The movement of protest is showing its will to go further with the revolution by refusing to pander to the former regime. They want real change in the nature of the political system, which will not allow the return of the old order. In this respect, Trotsky’s theory of “permanent revolution” is relevant.

Firstly, on the Tunisian level, we have seen that the democratic revolution did not get rid of the former regime. The unity government includes 8 ministers from it, and they hold key portfolios such as the Interior Ministry, which is responsible for running the next presidential elections. No plans have been announced to nationalise key industries and/or to recuperate important parts of the economy held by the relatives of the Ben Ali family.

The current “unity” government clearly does not reflect the expectations of the protesters. The Tunisian people want a government that reflects the protest movement and its needs and aspirations, which are democratic and social. Working people, with the mobilisation of students, should take the next step in order not to let the old regime return.

One solution is to take the same measures which were taken during the liberation of Tunisia in 1956, by nationalising the main resources of the country. In 1956, Tunisia nationalised the resources that had been stolen and the state managed 80 percent of the economy, provoking strong growth. Today, large sectors of the Tunisian economy have been privatised.

Important sectors of the economy have also been sold through the years to a small minority linked to the ex-president’s family, strongly facilitated by the corruption of the regime. They now control banks such as the International Arab Bank of Tunisia (BIAT), Tunisian bank, Zeitounia and Mediobanca; service companies such as the Tunisian Navigation Company (CTN), the national transport company Ennakl and the company MAS, involved in the management of airport services in Tunis; and the media, including major radio stations and TV channels and newspapers.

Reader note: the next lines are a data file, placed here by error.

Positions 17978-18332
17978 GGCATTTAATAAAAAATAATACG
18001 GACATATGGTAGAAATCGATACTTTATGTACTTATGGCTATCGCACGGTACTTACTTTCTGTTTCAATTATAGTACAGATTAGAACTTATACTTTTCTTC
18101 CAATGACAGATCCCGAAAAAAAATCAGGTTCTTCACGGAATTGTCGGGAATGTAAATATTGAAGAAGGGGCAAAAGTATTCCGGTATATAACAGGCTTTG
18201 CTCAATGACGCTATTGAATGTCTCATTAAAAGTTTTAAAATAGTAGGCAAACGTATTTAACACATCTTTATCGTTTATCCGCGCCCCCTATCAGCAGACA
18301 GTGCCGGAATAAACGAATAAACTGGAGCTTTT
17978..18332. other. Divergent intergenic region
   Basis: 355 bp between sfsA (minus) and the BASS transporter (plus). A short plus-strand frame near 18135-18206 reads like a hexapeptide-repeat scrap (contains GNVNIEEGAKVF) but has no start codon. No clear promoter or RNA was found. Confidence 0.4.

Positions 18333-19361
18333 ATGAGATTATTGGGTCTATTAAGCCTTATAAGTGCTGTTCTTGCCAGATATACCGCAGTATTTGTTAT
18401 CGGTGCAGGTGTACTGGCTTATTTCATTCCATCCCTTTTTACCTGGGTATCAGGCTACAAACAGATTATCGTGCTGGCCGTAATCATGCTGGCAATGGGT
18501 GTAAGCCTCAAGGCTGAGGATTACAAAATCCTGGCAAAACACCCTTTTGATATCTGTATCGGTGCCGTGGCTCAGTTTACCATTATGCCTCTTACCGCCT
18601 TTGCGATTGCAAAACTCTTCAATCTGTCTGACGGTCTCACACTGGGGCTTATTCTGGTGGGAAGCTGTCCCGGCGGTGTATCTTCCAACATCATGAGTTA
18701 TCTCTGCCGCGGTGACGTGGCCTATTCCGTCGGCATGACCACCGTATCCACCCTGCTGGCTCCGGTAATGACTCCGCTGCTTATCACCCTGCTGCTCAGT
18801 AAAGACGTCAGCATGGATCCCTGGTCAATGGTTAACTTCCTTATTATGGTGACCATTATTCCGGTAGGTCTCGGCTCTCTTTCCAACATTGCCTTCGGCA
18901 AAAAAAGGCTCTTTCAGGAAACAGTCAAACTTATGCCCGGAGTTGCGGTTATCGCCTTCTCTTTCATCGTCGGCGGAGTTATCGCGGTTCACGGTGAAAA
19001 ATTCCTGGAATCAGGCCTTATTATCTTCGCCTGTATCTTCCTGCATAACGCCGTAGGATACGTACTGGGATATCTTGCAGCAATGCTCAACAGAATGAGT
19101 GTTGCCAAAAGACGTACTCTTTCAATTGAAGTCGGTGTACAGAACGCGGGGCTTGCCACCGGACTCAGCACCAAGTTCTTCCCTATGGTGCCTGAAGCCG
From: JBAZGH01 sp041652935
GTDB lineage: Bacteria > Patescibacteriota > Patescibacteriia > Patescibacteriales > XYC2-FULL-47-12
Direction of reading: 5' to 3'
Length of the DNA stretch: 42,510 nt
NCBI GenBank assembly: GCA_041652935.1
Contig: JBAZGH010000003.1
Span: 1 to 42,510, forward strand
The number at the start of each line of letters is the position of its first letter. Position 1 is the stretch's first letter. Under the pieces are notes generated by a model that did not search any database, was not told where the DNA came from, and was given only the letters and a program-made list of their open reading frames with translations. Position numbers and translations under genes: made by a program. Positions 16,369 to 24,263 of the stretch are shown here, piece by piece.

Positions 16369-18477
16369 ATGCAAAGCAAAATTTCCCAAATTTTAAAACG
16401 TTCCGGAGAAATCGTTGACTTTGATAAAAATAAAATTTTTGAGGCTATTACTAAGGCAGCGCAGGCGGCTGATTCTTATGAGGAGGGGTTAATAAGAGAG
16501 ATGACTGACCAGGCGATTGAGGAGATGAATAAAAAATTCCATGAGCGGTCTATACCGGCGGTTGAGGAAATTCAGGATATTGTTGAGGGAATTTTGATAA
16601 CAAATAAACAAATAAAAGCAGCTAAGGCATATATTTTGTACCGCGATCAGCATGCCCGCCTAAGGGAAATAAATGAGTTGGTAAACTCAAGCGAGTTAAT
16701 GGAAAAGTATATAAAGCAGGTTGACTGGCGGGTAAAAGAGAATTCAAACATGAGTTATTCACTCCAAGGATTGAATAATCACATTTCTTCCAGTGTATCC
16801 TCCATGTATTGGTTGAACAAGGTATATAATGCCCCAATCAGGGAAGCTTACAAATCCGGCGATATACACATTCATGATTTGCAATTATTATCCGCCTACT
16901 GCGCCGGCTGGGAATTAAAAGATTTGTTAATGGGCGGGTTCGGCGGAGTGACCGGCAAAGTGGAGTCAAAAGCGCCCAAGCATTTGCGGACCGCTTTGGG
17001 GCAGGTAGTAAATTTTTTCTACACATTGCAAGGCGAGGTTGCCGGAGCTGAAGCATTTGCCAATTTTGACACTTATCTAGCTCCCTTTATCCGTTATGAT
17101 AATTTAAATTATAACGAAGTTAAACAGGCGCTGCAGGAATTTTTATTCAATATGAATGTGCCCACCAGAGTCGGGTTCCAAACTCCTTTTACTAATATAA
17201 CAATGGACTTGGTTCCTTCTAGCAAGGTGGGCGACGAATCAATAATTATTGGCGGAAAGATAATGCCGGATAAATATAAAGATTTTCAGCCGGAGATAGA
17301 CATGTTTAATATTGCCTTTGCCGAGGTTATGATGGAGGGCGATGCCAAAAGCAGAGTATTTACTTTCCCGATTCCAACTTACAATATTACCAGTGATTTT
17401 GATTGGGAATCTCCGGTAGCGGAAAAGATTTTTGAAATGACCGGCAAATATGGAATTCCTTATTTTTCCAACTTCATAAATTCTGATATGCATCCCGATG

The Ben Ali family also possess the Cactus company, which holds 60 percent of the national channel income. The family is also responsible for stealing people’s land; tens of hectares of farmland have actually been distributed to the family. They were finally able, with the complicity of the Central Bank, to transfer massive amounts of money overseas. Transfers from the Ben Ali family have been estimated at $18 billion in the period 1987-2009, the equivalent of the Tunisian debt.

Therefore in order to secure political democracy and to try to put an end to inequality, exploitation and oppression, the movement of protest led by the workers and students must be able to move towards socialist revolution. This will not be possible if all the means of production, as well as the mental ones, are in the control of this small minority of capitalists linked to the former regime.

Workers and students can continue to organise committees in neighborhoods and villages, as was witnessed throughout the country since Friday, in order to continue the struggle and spread the message of revolution. Democratic rights will be guaranteed not through a so-called unity government, mostly composed of former regime members and already discredited by the resignation of ministers linked to the UGTT, but by the working class accession to power.

St. Just, a leader of the French Revolution in 1789, declared, “Those who make half a revolution dig their own grave.” This has shown to be true throughout history, especially if we compare the German revolution, which had its ups and downs until 1923, but ended with the victory of capitalism and the rise of Nazism, while the Russian revolution allowed the establishment of the Soviet Union, as well as workers councils to rule Russia until they were destroyed by Stalin in the late 1920s.